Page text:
Results

Table 1: The Experiences of European Immigrants from the 1920s

Experience

Percent

Reported having learned English to some degree in school or at home before immigrating to the U.S.

0%

Expressed only positive linguistic attitudes or recounted only positive linguistic memories, rather than discussing linguistic hardships

40%

Expressed only negative linguistic attitudes or recounted only linguistic hardships

40%

Recounted mixed linguistic experiences and attitudes toward adjusting to life in America

20%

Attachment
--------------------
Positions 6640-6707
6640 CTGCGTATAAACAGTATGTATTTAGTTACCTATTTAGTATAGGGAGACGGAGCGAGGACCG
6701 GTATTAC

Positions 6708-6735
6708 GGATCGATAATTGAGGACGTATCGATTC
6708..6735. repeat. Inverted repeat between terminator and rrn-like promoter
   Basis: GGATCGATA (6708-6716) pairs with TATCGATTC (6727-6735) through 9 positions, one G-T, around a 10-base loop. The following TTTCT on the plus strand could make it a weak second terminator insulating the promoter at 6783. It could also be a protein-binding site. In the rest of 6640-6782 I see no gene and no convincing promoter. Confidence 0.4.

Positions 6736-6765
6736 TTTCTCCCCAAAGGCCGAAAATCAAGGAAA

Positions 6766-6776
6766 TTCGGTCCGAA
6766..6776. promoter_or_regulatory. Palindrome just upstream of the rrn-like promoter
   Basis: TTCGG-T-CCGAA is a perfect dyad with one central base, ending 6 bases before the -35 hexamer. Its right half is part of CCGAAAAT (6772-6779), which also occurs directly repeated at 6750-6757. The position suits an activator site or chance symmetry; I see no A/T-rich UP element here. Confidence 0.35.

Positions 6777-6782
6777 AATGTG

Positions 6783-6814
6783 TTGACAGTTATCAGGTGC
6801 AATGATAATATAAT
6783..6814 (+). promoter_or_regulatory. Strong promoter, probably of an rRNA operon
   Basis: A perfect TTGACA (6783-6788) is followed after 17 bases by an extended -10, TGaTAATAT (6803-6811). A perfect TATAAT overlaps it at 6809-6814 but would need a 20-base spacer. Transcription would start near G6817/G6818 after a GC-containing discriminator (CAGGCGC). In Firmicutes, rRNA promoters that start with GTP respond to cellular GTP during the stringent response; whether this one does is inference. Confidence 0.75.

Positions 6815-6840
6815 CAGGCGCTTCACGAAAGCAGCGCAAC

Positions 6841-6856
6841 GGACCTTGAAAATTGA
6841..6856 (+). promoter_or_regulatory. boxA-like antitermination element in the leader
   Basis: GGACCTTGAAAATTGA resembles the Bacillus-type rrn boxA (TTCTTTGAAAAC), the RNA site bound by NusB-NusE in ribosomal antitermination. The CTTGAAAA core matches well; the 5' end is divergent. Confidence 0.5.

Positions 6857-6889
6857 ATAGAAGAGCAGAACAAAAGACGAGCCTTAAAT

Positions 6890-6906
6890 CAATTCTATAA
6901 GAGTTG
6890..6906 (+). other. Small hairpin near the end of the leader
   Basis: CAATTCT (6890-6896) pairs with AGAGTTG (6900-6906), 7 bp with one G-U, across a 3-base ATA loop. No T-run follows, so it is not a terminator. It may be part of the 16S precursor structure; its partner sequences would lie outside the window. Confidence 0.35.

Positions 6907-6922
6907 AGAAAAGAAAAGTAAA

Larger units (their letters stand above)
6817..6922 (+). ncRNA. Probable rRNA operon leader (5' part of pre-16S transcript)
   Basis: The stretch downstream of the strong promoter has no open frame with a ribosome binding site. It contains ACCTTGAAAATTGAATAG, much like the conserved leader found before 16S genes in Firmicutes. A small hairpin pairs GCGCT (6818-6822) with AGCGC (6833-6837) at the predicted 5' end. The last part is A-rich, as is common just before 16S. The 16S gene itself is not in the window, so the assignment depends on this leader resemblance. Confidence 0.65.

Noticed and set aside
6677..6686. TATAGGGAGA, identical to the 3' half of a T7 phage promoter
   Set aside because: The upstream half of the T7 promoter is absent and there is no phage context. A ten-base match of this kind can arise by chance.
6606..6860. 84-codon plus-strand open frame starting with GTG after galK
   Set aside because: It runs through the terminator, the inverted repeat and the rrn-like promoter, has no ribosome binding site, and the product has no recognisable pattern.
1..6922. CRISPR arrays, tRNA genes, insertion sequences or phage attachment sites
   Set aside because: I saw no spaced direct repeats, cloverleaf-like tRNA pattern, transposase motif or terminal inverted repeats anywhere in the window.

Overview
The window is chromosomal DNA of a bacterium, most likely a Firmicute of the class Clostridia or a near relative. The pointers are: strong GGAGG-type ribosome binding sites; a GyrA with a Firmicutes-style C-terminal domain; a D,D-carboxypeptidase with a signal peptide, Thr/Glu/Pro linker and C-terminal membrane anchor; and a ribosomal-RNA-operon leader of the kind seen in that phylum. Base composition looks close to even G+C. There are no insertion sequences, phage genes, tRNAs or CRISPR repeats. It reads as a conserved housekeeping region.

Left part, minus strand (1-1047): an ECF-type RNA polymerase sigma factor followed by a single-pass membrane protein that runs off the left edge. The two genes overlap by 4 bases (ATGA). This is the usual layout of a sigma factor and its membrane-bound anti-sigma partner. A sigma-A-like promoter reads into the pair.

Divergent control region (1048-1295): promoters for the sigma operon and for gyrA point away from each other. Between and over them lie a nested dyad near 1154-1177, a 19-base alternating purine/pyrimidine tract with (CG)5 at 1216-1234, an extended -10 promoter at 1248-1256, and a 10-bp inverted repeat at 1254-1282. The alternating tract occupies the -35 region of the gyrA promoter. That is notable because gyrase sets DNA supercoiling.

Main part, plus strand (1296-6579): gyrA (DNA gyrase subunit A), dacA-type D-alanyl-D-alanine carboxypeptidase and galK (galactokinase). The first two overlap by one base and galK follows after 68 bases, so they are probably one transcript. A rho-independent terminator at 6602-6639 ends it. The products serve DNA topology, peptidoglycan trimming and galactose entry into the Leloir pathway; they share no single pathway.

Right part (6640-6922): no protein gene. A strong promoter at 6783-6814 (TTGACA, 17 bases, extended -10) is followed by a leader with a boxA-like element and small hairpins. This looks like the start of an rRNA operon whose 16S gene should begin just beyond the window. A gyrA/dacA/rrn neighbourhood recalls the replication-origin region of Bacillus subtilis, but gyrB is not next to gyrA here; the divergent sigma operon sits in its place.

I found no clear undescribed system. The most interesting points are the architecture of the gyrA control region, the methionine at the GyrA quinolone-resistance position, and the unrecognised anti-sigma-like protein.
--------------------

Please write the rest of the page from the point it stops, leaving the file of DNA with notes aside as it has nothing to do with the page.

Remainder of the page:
Results from the first population can be seen in Table 1.  In European immigrants from the 1920s, 0% report having learned English to some degree at school or at home before immigrating to the U.S. in their oral histories.  Note that these oral histories are selected based on the order in which they appear on the National Park Service website, so the fact that 0% of the immigrants speak English is not the result of a biased selection process.  Forty percent express only positive attitudes toward their immigration experience or recount only positive memories, rather than discussing linguistic hardships.  For example, immigrants like Helen Horvath Harbove from Hungary recall memories such as a parent “always whistling or singing” in their native language, rather than being discriminated against for speaking a foreign language.  Forty percent of immigrants express only negative attitudes or recount only linguistic hardships.  One piece of evidence to a negative experience involves naming practices.  Many immigrants changed their names so that English speakers could pronounce them, an experience that many, including Gertrude (Gudrun) Hildebrant Moller from Germany, report being “not very happy with.”  Twenty percent of immigrants recount mixed experiences regarding learning new languages and adjusting to life in the U.S.  They were met with both prejudice and acceptance, such as Birgitta Hedman Fichter from Italy, who recalls not being able to communicate in the classroom as a student, but meeting a girl who stayed with her at recess despite the language barrier.  In the immigrants from Europe in the 1920s, the majority is met with some level of linguistic hardship.